|Duck with orange sauce|
SWEET ORANGES - EVEN THE FLOWERS ARE GOOD FOR YOU: HEALTH BENEFITS AND USES OF SWEET ORANGES: ORANGE SAUCE RECIPE
Sweet oranges are the ones we eat raw, such as
oranges, rather than Jaffa or bitter oranges which are used for marmalades. They are members of the Rutaceae family of plants and so related to the grapefruit, lemon, pomelo, kinnow or mandarin, Persian lime, etc. They originated in Seville Asia and spread through to the Indian subcontinent and from there into the Middle East. Arab traders or the Moors took them to where they have been cultivated for centuries. Spain
Christopher Columbus is believed to have taken seeds from the orange to the
Caribbean islands, in the 15th century, and Spanish explorers took them to in the 16th century. Florida
The peel from a sweet orange can be used fresh when grated and is especially good in carrot cakes, or it may be dried and added to pot pourris along with some cinnamon and cloves, and orange in red wine along with spices makes a good mulled winter wine.
The word orange comes from the Sanskrit nagarang by way of Arabic naranj; in Portuguese it is laranjas, and naranga in Spanish, while in Greek it is portokali (from Portugal), demonstrating how oranges spread through to Greece from the Portuguese explorers and traders.
The orange has more than the daily recommended amount of vitamin C in it, and the fresh orange is a good source of dietary fibre, eaten with the pith and skin of the segments. In fact the flavanone herperidin, which is believed to help lower blood pressure and cholesterol levels and have anti-inflammatory properties, is present in this white pith and the peel of the orange. If you juice an orange you lose some of its health benefits.
Apart from large amounts of vitamin C, oranges have vitamin A, E and K along with the minerals calcium, iron, copper, potassium, phosphorous, magnesium, manganese, selenium and zinc. They also contain some of the B-complex vitamins and 17 amino acids.
also contain a little Omega-3 and -6 fatty acids. Oranges
The leaves and flowers dried or fresh, can be made into a decoction and used for flatulence, stomach disorders, and this is used as an anti-spasmodic an a cardiac sedative. Orange Flower water also has antispasmodic properties. The limonene content in oranges means that house flies and fleas can be eliminated, and its insecticide properties are being investigated. Orange Flower water is the liquid left after the oil of the flowers has undergone a distillation process. The oil is used in the perfume industry as “Neroli petulae” which is not as expensive as the essential oil “Neroli”, which used to be the main ingredient of Eau de Cologne, which is not really popular any more. Orange oil is used in soaps and in candle-making too.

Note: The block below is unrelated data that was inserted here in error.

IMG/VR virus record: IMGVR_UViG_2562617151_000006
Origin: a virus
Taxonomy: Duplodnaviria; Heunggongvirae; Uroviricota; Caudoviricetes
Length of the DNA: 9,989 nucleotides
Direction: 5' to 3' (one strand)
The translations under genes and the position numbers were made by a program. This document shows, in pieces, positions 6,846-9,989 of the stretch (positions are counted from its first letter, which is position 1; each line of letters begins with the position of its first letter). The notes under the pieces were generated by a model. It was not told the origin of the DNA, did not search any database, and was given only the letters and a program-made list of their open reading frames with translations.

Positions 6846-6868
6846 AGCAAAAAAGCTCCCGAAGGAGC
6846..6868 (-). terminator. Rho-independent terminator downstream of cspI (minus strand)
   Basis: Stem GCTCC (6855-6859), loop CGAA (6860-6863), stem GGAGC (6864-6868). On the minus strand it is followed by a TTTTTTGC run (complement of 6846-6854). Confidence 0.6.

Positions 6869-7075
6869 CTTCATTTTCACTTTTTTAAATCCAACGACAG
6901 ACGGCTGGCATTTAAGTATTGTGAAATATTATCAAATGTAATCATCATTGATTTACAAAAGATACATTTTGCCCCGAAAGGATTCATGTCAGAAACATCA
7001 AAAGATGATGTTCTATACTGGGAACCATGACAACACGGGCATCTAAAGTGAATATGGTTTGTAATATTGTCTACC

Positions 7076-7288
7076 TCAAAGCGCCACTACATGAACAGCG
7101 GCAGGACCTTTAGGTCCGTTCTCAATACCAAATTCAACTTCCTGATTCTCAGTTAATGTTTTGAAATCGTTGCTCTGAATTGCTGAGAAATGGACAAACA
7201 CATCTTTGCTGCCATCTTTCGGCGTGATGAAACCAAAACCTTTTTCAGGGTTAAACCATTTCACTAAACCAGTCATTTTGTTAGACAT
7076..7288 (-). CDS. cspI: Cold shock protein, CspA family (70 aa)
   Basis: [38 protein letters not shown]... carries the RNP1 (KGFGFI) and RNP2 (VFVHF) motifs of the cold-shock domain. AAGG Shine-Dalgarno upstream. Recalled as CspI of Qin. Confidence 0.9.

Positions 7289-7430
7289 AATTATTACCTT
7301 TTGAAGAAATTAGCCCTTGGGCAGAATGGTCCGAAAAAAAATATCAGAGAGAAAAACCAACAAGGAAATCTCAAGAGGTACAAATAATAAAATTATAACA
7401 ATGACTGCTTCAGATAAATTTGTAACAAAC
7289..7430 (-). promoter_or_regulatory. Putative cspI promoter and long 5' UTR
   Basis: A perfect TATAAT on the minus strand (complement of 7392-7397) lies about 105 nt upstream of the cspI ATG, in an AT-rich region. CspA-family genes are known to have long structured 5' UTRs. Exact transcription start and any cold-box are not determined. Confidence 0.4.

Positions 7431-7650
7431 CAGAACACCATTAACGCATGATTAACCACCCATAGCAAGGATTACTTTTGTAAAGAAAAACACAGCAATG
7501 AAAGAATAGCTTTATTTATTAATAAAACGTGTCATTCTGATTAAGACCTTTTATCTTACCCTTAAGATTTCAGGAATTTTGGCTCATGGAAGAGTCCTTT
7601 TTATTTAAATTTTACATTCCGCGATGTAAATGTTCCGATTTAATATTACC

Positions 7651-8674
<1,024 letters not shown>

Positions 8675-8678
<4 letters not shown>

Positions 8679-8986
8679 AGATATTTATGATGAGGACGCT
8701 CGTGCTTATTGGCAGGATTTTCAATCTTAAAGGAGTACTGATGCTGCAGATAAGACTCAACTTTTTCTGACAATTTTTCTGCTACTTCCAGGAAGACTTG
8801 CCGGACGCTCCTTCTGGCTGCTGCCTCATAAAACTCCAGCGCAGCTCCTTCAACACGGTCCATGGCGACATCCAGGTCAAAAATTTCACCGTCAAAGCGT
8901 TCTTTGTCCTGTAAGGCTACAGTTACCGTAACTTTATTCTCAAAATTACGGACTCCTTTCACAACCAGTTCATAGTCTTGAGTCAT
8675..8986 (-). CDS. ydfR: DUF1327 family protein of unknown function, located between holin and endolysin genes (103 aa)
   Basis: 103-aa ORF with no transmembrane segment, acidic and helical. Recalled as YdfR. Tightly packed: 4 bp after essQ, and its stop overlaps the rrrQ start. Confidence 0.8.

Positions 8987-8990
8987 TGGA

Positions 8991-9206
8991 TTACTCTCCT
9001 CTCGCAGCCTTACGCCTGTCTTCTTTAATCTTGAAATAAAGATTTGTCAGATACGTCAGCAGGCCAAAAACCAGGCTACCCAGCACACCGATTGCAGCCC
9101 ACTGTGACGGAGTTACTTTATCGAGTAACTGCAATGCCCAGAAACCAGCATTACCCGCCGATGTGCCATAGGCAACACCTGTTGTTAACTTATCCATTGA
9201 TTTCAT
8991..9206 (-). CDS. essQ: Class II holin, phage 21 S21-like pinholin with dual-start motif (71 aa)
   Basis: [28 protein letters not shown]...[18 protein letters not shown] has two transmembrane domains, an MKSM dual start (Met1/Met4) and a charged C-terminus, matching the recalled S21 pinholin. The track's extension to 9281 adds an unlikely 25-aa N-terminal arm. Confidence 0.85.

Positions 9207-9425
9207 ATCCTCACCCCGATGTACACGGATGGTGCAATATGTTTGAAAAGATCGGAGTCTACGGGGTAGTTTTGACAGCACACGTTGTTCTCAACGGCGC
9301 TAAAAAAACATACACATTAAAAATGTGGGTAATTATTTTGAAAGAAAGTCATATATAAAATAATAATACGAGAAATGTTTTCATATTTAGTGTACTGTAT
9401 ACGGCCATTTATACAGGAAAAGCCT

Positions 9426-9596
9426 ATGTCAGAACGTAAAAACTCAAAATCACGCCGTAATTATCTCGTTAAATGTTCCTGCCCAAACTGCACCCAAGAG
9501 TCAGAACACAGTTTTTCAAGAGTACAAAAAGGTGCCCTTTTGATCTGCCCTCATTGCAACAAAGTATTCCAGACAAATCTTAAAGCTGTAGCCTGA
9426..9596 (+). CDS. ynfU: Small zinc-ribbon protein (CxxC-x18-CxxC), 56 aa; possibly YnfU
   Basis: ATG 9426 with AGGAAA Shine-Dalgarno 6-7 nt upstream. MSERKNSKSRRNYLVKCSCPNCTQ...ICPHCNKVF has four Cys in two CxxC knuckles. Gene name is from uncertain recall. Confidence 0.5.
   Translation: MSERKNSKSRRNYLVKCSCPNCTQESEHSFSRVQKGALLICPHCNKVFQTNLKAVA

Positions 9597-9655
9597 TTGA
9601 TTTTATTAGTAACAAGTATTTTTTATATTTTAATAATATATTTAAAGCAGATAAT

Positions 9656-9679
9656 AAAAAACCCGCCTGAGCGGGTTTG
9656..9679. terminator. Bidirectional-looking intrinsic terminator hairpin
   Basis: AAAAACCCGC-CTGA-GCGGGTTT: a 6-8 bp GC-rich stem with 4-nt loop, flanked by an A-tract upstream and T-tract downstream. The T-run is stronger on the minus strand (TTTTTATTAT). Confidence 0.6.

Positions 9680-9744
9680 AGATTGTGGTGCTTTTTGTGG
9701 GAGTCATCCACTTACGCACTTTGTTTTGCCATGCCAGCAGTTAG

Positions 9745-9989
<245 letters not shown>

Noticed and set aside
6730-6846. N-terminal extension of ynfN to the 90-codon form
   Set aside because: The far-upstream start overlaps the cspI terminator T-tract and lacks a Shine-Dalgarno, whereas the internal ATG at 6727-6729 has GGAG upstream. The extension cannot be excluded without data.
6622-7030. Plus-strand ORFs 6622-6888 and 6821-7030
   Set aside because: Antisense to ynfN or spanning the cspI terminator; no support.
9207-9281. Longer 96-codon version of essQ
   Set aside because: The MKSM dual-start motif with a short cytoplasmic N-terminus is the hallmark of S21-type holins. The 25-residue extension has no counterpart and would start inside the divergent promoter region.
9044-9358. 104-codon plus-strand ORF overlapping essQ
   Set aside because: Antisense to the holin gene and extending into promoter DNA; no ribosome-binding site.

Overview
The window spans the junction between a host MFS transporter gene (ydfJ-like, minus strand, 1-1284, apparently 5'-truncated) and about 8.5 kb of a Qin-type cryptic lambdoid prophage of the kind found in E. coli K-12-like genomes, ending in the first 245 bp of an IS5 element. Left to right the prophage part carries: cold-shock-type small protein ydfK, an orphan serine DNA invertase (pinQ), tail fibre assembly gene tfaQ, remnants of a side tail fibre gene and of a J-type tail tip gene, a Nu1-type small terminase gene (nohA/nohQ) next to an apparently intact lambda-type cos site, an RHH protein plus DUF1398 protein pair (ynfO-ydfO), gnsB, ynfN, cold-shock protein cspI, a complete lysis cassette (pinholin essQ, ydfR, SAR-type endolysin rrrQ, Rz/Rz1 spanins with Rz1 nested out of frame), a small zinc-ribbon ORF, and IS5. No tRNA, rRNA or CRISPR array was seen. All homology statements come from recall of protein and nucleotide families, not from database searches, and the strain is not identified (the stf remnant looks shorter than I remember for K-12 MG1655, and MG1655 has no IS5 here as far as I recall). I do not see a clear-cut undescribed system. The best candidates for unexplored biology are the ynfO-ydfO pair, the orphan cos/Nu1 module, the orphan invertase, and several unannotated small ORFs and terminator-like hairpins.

In traditional medicine systems, the leaves from the sweet orange tree have been used in infusions and decoctions for skin problems such as acne, and a tisane is given as an expectorant.
However if you have an orange every day you will be able to combat colds and flu as the vitamins and minerals will boost your immune system so that it can ward off these winter ailments. You will feel better for this healthy addition to your diet.
The orange sauce recipe will go well with roast duck, kebabs and rice and other savoury dishes. You do not need to add sugar. To zest an orange use a sharp knife and avoid the white pith. Use a zester if you have one - a small knife-like kitchen tool with holes at the end that works a little like a grater.
Juice of 2 oranges,
Zest of 1 orange
¼ pint (100ml) chicken stock
10 black peppercorns, lightly crushed
Put all the ingredients together in a pan and bring to the boil. Simmer until the liquid has reduced by half.
This has Taste and is a Treat.